Indeed, Germany, at nearly full employment, has a shortage of workers in a number of trades and professions -- from software engineers to hairdressers. The average vacancy for a plumber stays open for 156 days this year compared to 142 days in 2016. It takes 167 days to find an elder-care worker. So there's quite a bit of enthusiasm about the newcomers among German businesses. 

In 2015, Merkel held a meeting with the chief executive officers of large companies to discuss the refugees' integration into the labor market. Out of that meeting grew an organization called Wir Zusanmmen, or "We Together," which coordinates company integration projects. It started with 36 firms in February 2016, and it counts 202 members today, including 19 firms on Germany's DAX stock index. It's a who's-who of German industry, including Adidas, Bosch, Opel, Siemens, Volkswagen, Lufthansa, Deutsche Telekom and others.

The integration programs in these companies are mainly entry points into the famed German apprenticeship system, in which experienced workers train new ones parallel to their studies in a trade school. The 18,000 employees involved in the projects also help the refugees with their language training, their immigration paperwork and the intricacies of German daily life, which -- I know from personal experience -- can be confusing to a foreigner.

According to Wir Zusammen project leader Marlies Peine, many companies have found these integration programs to be an advantage in attracting qualified German staff who want to do good. Though the initial enthusiasm, which I witnessed in 2015, has died down somewhat, millions of Germans still volunteer to help the refugees, and they welcome the opportunity to do it in the workplace. There's a problem, however: The number of actual refugees involved in the programs, around 7,000, is tiny compared to the total workforces of the companies involved.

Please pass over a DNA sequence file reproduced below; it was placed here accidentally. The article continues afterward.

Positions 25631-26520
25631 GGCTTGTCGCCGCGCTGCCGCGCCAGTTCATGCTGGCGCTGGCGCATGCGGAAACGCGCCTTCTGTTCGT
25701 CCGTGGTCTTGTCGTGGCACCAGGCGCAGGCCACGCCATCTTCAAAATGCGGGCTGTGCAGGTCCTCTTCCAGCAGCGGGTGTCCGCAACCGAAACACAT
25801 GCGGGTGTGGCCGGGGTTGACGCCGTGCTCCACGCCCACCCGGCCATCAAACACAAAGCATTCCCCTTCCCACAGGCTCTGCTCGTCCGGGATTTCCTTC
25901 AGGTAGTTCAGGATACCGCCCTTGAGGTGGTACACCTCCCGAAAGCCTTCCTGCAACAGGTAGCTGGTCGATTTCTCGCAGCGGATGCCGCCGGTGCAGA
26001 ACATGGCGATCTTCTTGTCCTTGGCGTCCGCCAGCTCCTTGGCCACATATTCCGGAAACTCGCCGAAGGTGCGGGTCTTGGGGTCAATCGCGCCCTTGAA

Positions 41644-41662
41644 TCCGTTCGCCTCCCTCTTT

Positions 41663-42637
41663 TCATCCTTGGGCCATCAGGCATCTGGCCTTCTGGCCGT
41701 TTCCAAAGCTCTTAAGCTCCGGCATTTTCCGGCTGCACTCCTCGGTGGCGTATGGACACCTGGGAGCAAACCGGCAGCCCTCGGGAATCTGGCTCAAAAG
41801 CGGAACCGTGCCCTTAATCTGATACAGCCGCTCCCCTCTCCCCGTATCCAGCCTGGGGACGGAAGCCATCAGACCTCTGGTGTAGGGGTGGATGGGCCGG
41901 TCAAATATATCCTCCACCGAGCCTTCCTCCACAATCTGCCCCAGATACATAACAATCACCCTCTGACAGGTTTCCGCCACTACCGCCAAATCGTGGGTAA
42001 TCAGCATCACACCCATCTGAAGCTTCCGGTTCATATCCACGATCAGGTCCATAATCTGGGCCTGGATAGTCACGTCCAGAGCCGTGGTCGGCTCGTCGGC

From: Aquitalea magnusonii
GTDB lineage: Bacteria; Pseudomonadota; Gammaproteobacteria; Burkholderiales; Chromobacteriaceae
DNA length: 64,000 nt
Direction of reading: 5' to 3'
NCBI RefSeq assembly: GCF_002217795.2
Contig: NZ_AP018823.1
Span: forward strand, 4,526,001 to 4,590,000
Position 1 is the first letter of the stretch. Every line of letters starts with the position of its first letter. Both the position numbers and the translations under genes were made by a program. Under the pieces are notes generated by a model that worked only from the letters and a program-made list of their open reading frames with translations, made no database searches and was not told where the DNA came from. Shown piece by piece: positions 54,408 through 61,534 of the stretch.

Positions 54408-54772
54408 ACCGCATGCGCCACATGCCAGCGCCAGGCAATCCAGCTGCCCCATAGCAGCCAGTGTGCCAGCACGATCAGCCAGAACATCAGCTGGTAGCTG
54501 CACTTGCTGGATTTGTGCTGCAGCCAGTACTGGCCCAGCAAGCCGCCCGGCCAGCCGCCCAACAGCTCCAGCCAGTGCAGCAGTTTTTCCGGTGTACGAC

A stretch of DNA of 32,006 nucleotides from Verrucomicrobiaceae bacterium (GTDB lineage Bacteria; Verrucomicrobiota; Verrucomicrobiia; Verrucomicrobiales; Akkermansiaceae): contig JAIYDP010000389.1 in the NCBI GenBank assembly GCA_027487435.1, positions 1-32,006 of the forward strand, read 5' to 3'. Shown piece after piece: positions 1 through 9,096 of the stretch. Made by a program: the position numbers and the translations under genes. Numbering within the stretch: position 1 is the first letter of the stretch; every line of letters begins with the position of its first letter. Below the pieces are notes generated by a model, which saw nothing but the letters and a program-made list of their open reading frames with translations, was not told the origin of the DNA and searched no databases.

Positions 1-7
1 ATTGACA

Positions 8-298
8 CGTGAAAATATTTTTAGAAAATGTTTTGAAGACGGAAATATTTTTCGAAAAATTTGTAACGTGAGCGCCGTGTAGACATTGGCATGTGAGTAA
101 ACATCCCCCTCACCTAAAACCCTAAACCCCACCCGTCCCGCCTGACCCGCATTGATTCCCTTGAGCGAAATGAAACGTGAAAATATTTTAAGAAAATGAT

Peine says many more of the refugees want to work, but it's just hard for the companies to locate people whose immigration status is solid enough to make their long-term integration worthwhile. Though 90 percent of the refugees covered by the Migration Office's survey say they'd like to stay long-term, Merkel and other politicians from her Christian Democratic party say that once the war in Syria ends, many of the refugees will have to go home.

On Thursday night, Merkel made this point to a Syrian man in the audience of a TV show who thanked her for allowing his family in and complained that he "didn't want to say goodbye." According to Peine, sometimes a company will accept a refugee into an integration program only to find a few months later that he has been deported: Merkel's government has stepped up deportations to appease conservative voters.

State-owned Deutsche Bahn, the giant railroad company with some 200,000 employees in Germany, has only 200 places in its integration program, and they're not all filled yet, Ulrike Stodt, who set up the program, told me. The company finds motivated refugees through job centers and fairs, but it takes a strong motivation indeed to go through with what's being offered.

Deutsche Bahn has adapted for refugees its existing program of "pre-vocational training" for people under 25 without a professional qualification. For a year, participants can learn about the company and get on-the-job training in its different services, finding out what jobs best suit them. The refugees also receive language and culture training to bring them up to the level required so they can start an apprenticeship, though learning technical vocabulary is a further step. According to Stodt, there are few difficult cultural issues with the refugees: Though some at the company worried at first that Muslim trainees would have difficulty accepting the authority of female supervisors, this turned out not to be an issue. Similarly, the refugees -- from Syria, Iraq, Iran, Afghanistan, Somalia, Eritrea -- accepted that they could only pray when work allowed it -- "just like Christians who can't always go to church on Sunday when they have to work," Stodt says.